Blistering of magnetron sputtered thin film CdTe devices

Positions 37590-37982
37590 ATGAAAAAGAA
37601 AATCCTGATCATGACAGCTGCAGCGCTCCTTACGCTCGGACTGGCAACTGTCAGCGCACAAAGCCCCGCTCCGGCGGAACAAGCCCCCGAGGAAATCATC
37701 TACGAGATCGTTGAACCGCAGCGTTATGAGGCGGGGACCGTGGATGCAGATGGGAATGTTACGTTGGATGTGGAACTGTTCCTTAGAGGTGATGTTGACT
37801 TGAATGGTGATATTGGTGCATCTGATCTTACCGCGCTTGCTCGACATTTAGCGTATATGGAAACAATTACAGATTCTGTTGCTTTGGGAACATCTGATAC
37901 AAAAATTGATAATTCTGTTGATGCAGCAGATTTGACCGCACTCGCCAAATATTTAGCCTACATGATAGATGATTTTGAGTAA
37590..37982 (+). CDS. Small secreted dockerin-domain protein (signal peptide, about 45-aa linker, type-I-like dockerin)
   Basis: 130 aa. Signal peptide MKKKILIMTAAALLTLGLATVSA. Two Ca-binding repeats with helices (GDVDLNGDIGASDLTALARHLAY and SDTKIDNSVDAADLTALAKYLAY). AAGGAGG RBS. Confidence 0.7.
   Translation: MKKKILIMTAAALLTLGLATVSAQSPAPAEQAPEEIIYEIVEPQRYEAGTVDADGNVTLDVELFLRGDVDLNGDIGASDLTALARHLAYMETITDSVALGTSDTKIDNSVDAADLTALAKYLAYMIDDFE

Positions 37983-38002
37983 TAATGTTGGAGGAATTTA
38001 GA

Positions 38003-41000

Magnetron sputtering is an industrially scalable technique for thin film deposition. It provides excellent coating uniformity and the deposition can be conducted at relatively low substrate temperatures. It is widely used in the manufacture of solar modules. However, its use for the deposition of thin film CdTe devices results in unusual problems. Blisters appear on the surface of the device and voids occur in the CdTe absorber. These problems appear after the cadmium chloride activation treatment. The voids often occur at the CdS/CdTe interface causing catastrophic delamination. This problem has been known for more than 25 years, but the mechanisms leading to blistering have not been understood. Using High Resolution Transmission Electron Microscopy we have discovered that during the activation process, argon trapped during the sputtering process diffuses in the lattice to form gas bubbles. The gas bubbles grow by agglomeration particularly at grain boundaries and at interfaces. The growth of the bubbles eventually leads to void formation and blistering.